Ken Macdonald QC to become Reprieve’s new Chair
January 11, 2011
Reprieve is delighted to announce that Ken Macdonald QC, co-founder of Matrix Chambers and former Director of Public Prosecutions, is to be our new Chair, in succession to Lord Bingham of Cornhill.
Ken Macdonald QC was called to the Bar in 1978. He was the first pupil of Helena Kennedy, and his practice ranges from business and corporate crime and associated extraditions, to market abuse, terrorism, human rights and media law. His clients have included overseas governments, international media organisations, large corporations and many private individuals. In 2000 he co-founded Matrix Chambers, a law practice specialising in human rights, and in 2003 he was appointed Director of Public Prosecutions – the first leading defence lawyer to have held that post.
As DPP, Ken Macdonald consistently championed defendants’ rights, fair trials and due process. He provided a much-needed counterpoint to government rhetoric around the so-called ‘War on Terror’, framing the prevention of terrorism as an issue of law enforcement rather than a ‘war’, and warning against a “fear-driven and inappropriate” response. He was particularly vocal in his criticism of attempts to extend the time limit on pre-charge detention to 42 days, on the basis that it was unnecessary and would undermine civil liberties.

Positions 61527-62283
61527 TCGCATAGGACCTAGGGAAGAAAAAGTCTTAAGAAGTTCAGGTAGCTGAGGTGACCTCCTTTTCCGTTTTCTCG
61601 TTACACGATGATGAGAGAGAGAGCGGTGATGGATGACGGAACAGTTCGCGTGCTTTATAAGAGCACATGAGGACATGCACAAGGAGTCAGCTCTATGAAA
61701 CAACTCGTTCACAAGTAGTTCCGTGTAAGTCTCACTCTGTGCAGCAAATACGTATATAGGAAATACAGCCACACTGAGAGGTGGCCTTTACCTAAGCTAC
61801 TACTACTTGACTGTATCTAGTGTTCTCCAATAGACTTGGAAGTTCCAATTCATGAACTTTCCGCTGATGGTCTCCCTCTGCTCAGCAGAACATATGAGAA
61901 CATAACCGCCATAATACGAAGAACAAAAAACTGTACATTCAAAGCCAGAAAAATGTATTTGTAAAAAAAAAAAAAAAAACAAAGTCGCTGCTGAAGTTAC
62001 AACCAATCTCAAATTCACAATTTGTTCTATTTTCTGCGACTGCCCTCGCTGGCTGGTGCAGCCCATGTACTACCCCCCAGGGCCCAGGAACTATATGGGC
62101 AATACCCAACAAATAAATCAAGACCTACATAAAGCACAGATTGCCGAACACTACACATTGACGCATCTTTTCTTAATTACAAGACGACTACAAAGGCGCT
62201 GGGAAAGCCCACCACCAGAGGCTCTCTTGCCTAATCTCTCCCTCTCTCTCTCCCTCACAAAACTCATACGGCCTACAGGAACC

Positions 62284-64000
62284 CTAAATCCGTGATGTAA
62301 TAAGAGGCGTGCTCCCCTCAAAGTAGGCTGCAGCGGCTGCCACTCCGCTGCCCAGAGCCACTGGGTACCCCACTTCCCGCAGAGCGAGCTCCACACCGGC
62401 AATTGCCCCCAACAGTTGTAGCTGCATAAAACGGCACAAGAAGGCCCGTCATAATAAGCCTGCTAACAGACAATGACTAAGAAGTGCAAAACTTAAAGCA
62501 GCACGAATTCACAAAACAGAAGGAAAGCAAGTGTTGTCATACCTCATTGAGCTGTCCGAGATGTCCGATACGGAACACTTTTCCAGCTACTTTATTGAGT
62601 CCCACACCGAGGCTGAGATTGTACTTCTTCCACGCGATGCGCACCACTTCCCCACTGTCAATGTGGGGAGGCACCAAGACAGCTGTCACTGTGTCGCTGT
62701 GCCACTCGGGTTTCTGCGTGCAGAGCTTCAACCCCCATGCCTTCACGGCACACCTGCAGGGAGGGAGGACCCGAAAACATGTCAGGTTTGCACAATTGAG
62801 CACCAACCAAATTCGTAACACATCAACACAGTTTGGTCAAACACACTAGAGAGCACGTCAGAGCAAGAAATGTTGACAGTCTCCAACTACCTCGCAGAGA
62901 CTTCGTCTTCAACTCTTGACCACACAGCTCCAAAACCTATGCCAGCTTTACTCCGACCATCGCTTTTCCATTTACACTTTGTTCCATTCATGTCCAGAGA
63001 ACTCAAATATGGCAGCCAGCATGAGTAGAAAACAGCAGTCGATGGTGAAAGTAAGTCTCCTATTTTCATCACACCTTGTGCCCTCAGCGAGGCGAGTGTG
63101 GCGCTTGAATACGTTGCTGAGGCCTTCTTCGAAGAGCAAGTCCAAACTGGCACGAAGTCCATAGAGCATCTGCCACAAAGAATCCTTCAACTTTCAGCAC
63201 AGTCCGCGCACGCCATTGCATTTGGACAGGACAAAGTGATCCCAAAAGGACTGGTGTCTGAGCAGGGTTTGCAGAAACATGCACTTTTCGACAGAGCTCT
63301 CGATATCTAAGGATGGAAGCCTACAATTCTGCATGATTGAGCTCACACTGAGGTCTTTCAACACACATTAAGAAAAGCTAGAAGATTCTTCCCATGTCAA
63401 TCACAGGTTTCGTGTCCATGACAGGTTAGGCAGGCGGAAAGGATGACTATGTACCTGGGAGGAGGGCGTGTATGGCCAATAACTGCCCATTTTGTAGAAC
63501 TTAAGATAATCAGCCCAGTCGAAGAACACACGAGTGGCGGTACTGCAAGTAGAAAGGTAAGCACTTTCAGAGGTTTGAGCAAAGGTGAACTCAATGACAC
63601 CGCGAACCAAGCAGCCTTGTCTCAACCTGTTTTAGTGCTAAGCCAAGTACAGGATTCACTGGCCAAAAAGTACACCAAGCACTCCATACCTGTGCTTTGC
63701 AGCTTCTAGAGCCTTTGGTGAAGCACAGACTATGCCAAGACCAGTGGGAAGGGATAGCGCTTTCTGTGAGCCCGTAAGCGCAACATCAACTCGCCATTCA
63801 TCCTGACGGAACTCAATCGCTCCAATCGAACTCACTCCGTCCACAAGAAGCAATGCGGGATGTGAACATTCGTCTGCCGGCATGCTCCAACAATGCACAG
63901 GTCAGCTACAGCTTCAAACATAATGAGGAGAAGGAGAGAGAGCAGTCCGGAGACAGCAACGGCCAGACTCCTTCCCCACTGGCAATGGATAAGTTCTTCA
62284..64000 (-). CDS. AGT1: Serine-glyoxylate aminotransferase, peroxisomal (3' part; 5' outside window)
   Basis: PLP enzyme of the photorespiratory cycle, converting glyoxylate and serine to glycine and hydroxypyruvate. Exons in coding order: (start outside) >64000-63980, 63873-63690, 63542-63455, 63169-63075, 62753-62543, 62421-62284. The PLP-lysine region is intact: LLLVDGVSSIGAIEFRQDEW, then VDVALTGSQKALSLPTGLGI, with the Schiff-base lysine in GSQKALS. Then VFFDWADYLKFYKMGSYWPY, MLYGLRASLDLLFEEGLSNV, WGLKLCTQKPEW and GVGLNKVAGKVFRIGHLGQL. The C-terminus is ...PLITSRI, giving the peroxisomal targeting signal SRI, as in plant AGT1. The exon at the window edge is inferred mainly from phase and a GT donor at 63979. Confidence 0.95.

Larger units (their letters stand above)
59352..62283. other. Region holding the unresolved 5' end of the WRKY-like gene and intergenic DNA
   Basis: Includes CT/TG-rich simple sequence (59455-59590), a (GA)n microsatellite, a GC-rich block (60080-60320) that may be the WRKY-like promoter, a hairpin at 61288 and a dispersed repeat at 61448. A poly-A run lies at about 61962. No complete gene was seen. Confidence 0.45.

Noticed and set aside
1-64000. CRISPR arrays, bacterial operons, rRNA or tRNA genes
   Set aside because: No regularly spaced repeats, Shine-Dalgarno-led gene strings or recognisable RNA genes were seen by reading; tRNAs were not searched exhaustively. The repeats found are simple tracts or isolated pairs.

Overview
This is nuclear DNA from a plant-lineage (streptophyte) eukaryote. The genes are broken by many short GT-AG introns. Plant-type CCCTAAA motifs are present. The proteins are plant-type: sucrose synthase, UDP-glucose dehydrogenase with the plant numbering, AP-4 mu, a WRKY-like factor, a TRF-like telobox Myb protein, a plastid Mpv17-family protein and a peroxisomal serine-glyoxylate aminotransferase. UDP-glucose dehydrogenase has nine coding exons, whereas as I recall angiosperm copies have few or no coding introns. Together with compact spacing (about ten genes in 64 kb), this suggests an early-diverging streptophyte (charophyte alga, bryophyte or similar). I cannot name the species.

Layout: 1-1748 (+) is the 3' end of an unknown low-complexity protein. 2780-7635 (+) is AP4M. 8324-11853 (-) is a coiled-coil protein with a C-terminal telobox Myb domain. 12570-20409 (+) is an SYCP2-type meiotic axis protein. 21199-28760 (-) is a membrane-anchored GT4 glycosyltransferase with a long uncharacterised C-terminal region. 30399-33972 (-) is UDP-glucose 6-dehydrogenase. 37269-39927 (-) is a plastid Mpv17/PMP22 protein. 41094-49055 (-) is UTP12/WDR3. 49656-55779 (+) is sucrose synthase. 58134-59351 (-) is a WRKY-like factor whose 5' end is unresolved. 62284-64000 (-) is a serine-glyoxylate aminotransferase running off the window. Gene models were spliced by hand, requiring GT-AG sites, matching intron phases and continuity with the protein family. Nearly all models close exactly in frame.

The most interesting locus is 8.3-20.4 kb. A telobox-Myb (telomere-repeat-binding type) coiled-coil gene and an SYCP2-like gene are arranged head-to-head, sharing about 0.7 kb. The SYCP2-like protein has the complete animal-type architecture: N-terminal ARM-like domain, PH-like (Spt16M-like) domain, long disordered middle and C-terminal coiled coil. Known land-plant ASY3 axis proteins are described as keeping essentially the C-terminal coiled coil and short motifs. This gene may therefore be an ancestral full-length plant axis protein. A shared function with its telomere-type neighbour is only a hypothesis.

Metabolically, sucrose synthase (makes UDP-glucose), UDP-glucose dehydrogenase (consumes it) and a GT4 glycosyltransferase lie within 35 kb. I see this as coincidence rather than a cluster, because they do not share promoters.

In September we were greatly saddened to hear of the death of Lord Bingham, who served as our Chair from the beginning of 2009. He is remembered as a brilliant lawyer and judge and as a staunch defender of human rights to the last.
Clive Stafford Smith, Director of Reprieve, said: “We are very excited at the prospect of working with Ken Macdonald, who has been unswerving in his profound commitment to human rights both in private practice and public office.”
Ken Macdonald QC said: “I’m delighted to be joining Reprieve as its new Chair. I have long admired its extraordinary work around the world fighting injustice and saving lives. Reprieve’s implacable opposition to the barbarism of execution and its determined hostility to the abuse of detainees everywhere are values that I have always shared. I am particularly honoured to be following Lord Bingham in this role.”
The news that Ken Macdonald had agreed to become our Chair was a fantastic end to 2010, a year that saw several causes for celebration at the Reprieve offices.
Top 10 Reprieve successes of 2010: